We feel competent instead of fearful; adaptable⎼ that we’re changing all the time, not static.
We realize how to do what before seemed too much for us. A skillful response includes not only noticing but naming what we sense or feel in as granular or precise a manner as we can. And we establish a level of continuing awareness and feeling, now, and the next now; a level that gives us the ability to mirror more accurately what or who actually stands before us, so we create the right person, right way of being, to greet them.
We speak to the internalized other we hold in our body. We see this illustrated in many ways; we’re with someone who is angry or sad, and we feel anger or sadness. Someone yawns and we yawn. A baby cries and others join in. We’re at a concert and play air-guitar along with the musician.
Going back to my father, I realized my sense that I had internalized more than his physical image was correct. When we had been together, my body was mirroring internally his heart rate, breathing, posture, so I could feel what it might feel to be him at that moment.
Murphy talks about how we think with our body. She talks about experiments that show that people, like financial traders, or professional athletes who are more aware of their heartbeat last longer and are more successful in their profession than others. Practicing mindful awareness of our internal sensations (like gut- feelings), combined with the wisdom or knowledge of how to respond to sensations in skillful ways, can help us understand ourselves better, think more clearly, be more joyful and successful, more in tune with others than those without such a practice.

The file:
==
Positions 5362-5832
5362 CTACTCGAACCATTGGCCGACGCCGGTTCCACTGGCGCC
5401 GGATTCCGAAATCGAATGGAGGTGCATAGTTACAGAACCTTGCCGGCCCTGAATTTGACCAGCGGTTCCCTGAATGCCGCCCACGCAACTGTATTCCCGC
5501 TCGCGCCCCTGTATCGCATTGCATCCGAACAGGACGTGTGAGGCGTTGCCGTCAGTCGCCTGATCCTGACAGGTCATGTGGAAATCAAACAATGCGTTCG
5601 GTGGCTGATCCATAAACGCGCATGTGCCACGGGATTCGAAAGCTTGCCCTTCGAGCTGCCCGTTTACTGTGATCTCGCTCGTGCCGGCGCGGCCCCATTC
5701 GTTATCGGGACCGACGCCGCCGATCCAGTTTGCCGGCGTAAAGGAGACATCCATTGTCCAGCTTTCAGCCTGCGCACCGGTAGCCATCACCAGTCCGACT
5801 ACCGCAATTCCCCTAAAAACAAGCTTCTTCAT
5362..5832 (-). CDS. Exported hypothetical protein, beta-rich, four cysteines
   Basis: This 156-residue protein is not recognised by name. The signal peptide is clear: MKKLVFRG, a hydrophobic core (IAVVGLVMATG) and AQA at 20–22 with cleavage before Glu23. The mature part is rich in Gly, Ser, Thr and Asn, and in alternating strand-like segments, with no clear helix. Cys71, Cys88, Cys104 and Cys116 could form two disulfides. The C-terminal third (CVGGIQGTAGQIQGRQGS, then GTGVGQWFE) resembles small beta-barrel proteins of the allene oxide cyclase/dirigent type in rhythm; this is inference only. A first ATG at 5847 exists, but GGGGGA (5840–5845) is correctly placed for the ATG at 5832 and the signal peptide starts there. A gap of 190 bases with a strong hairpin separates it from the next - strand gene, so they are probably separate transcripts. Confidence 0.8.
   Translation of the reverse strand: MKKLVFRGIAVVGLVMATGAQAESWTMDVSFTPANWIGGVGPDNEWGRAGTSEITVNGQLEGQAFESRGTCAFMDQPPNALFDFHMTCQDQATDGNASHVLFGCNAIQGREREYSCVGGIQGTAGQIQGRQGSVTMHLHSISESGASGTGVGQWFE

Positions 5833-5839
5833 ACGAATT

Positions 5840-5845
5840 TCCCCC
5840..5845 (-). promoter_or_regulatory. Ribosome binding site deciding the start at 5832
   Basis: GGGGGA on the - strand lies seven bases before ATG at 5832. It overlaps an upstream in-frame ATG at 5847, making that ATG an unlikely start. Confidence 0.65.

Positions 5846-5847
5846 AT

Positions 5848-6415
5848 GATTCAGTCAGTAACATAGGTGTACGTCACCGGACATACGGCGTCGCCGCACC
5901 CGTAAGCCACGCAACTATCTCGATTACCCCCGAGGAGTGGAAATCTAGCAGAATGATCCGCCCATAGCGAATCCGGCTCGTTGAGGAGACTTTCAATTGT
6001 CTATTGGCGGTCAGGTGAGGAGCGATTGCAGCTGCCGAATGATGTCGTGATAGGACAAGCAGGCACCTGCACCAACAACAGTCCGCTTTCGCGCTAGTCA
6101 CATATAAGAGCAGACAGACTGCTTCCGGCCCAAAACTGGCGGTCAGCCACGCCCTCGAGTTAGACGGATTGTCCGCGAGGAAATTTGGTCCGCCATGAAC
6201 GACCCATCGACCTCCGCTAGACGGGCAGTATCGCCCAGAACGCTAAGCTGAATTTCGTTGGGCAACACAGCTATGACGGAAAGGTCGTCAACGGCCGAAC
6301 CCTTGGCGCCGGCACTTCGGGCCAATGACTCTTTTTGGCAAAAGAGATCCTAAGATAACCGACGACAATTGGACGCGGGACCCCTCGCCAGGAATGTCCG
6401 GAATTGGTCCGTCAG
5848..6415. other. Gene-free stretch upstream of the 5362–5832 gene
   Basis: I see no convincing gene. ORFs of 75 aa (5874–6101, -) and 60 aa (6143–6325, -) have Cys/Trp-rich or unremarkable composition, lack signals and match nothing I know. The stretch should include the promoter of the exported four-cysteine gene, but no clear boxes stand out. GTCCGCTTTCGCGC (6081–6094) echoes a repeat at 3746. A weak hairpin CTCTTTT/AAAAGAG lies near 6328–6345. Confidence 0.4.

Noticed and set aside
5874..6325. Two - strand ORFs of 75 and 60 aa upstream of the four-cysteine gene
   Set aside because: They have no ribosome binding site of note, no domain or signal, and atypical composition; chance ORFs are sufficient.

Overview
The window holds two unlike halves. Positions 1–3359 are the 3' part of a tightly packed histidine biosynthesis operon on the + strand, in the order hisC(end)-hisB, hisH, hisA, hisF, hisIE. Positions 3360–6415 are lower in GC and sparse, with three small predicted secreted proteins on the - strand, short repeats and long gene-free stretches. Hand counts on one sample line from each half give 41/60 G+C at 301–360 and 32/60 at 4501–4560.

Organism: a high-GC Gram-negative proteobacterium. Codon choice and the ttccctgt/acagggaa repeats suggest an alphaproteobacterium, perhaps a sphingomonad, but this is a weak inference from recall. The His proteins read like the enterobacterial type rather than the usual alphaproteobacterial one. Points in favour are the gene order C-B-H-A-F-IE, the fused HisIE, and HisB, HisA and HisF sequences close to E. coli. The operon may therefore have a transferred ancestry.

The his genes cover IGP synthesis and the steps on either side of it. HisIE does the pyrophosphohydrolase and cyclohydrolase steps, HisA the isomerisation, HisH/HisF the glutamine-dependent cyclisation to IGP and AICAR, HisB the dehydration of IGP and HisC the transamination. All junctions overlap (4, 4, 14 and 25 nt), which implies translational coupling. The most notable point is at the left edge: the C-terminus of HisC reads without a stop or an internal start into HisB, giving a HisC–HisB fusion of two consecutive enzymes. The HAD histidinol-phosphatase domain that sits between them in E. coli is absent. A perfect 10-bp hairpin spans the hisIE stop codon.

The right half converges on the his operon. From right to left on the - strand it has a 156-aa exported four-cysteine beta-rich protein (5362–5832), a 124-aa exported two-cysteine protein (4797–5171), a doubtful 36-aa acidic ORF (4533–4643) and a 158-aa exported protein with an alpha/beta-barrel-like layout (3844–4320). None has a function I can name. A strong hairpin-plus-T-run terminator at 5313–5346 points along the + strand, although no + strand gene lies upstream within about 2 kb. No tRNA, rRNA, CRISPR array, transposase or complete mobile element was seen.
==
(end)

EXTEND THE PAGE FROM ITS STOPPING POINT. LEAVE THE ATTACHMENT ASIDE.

And if we mirror those we meet, and each of those people mirror so many others⎼ and not only other people but other species, birds, ants, pets, plants, and trees. Then in some way we are never separate from others and the world. We are always one voice the universe uses to speak, one tiny part of a universe creating itself together. Or as a 13th century Zen teacher, Dogen Zenji, put it, we realize “mind is no other than mountains, rivers, the great wide earth, the sun, the moon, and the stars.” Wow. Knowing this can change everything.
This post is republished on Medium.